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Opportunities that allow students to collect evidence through different modes such as blogs, video clips, etc is encouraged. It allows students to have agency on how best to demonstrate what they know. 

Successful students have used online portfolios including video clips as well as written blogs. Other successful methods have included assessors collecting evidence for these standards while students are producing evidence towards another standard. For example, while choreographing a group dance at Level 2, students could also be reflecting on and applying a range of choreographic processes to meet the requirements of the choreographic processes standard.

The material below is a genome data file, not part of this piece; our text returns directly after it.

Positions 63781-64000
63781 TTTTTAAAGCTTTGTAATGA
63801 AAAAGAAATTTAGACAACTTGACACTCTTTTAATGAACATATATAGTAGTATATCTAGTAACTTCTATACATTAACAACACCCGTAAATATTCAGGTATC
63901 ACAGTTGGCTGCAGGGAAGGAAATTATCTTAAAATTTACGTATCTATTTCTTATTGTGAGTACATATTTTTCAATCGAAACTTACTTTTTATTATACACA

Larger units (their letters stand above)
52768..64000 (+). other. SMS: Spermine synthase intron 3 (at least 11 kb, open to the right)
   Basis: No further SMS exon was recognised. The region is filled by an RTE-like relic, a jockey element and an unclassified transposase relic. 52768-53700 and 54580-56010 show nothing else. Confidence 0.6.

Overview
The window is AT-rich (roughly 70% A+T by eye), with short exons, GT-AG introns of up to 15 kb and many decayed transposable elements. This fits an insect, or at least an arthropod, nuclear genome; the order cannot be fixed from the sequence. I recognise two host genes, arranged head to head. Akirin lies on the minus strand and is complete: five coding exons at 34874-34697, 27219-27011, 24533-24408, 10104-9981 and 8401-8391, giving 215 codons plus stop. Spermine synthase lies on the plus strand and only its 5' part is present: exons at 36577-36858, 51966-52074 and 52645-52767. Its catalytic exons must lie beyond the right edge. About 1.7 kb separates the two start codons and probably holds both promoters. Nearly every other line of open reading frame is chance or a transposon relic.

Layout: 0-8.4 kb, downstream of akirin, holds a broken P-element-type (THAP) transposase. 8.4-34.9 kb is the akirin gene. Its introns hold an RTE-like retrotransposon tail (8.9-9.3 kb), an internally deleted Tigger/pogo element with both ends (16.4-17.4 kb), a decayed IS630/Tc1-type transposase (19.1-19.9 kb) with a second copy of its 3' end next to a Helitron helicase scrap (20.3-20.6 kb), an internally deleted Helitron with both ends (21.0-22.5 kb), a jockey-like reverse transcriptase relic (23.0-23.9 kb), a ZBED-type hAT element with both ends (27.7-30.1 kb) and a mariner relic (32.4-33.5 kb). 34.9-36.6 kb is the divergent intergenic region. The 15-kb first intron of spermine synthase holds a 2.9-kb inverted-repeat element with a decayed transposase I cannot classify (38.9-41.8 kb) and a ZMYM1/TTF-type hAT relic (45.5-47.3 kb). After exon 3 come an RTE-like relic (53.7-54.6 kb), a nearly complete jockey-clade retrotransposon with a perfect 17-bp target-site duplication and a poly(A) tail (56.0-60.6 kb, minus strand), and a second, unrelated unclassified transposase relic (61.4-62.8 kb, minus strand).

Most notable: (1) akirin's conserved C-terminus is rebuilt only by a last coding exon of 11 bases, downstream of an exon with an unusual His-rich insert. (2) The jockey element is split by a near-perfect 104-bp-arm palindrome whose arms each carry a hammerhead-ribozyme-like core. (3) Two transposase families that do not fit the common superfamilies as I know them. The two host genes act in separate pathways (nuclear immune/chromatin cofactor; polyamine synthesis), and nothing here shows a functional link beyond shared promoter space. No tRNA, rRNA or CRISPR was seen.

Additionally, assessors need to be familiar with the recommended length of routines for the dance performance standards and ensure that routines are not exceeding the time recommendations by too much if this is having an adverse effect on the students ability to demonstrate and maintain the necessary skills over a dance that is too long.

Student wellbeing

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Where students are guided in how to present their evidence succinctly, the quality of their responses improves.  When students are aware of the concept that quantity is not an indicator of quality, this also helps to reduce workload pressures.

In terms of student wellbeing, it is also timely to consider the importance of positive contexts and guidance regarding potentially ‘dark themes’ or inappropriate material. While the need for self-expression and realism is not disputed, the mental and physical wellbeing of students in their learning and assessment should be a significant consideration in programmes.